Lindsoe,  R. Nyk

Ritts, V.PH.D,

Adolescent Psychology   

My grade


In his 1943, “Hierarchy of Needs paper, psychologist Abraham Maslow (1908-1970) theorized ultimate need of humans is to be truly “self-actualized.” Displayed here, the final need before “self-actualization” is “self-esteem; for my purposes, I refer to it as positive self-esteem.

            At the end of my first Psychology paper, I asked the question, “Why dad?” I doubt I will ever get an answer but as of now, I no longer care. I took the childhood hours of isolation and abuse and turned them into learning about the world as I saw it. I took the pain of rejection and used it as a tool to mold myself into the extrovert I am now. I took the phrase I often heard: “You can’t do it!” and turned it into “I can’t do it if I don’t at the very least try!” I learned to face adversity with the only true weapons I had, my brain and my determination to overcome. Even when homeless, I never completely gave in. Yes, there many obstacles in my path; some of my own making, others not, but all lessons I needed to learn.

            My one fear was arrogance! For some reason, I was, and still am, terrified of being characterized as arrogant because I am not. I am confident in the knowledge I possess and the knowledge I want to learn. Maybe, I do not have the academic credentials of my peers but they do not possess my the life credentials I do.

            Do I have positive self-esteem? Yes! Have I realized self-actualization? No, not yet, but I’m still a work in progress; the day I stop trying is the day my doctor says “He’s gone.”

Insanity by the Left

Understanding the logic of the leftist tax proposal.

I listened to the portions of all the Democrat debates this year and, at the end, I asked myself this question: “Nyk, are they fricking nuts?”

            Unless I miss my guess, which I don’t think I have, the Democrats are proposing a policy that would effectively destroy the will of entrepreneurs to succeed. They want to over-tax people for showing initiative and being successful?

            Wait a minute, I may not be a corporate genius but seems to me that if I were successful at creating a product, there would be an increasing demand for it which would equate to an ever-increasing demand on my time and energy to produce. How’s my logic working so far?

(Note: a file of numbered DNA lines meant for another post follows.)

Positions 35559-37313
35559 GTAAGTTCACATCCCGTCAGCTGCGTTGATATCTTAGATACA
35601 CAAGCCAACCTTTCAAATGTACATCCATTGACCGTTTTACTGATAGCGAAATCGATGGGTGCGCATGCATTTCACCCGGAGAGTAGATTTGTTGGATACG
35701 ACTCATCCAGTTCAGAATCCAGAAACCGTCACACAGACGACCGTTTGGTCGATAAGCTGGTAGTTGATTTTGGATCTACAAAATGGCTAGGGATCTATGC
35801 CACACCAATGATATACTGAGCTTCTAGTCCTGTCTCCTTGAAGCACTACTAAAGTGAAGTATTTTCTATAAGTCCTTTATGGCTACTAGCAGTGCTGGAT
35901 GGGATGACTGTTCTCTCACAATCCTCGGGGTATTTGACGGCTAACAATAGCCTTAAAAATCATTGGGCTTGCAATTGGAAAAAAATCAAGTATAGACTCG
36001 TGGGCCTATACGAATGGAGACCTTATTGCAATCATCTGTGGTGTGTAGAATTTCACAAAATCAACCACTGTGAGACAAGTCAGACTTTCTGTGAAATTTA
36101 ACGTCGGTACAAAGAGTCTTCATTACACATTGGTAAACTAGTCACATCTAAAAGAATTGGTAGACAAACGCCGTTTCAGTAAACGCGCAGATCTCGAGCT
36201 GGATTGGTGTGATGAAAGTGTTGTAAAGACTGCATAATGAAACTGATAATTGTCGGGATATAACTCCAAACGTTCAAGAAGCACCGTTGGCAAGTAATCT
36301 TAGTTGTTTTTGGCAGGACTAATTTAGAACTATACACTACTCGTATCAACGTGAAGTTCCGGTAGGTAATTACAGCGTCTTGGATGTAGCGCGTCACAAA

Ok so, alone, I can produce 100 units of my product in an average 40-work week. Say I get an order for 150 units; that might require I work a 60-hour week. I can easily do that. But what happens if I get an order for 300 units? Just using my questionable math skills, I believe that would come out to be, say, 120 hours of work each week. Since there are 168 hours in the seven day week, that means I would have 48 hours free to answer the phone, eat, sleep, have a sex life and plan my funeral. But my profits are increasing, right?

            I can hear the Democrats drooling already.

            Now I’m at the point where I need help or lose my business, so I hire someone at a fair wage with what benefits I can afford. Does that cut down on my profits? Perhaps, at first, but that’s a legitimate cost of doing business, upside of which is, I hired a damn good person, and production has tripled.

            Enter the Democrats – “You’re starting to make too much money, we want our share! – aka taxes.”

            Excuse me, but I don’t remember you helping me start my business, work 120 hours a week to build it, or hire a good person to help it grow, but you want your share?

            Now let’s multiply everything by 1,000.

            Guess what; the Democrats are demanding “their share” aka taxes be increased at the same rate.

            Now, where is my incentive to create, expand, and employ?

            My reasons not to have also expanded by 1,000 percent.

The proposal by the Democrats has effectively compromised my willingness to work harder, provide more jobs for those in need, earn more money to give to charities and pay reasonable taxes like any other good American.

            Simply put, the Democrat proposal inhibits initiative, the cornerstone of American productivity.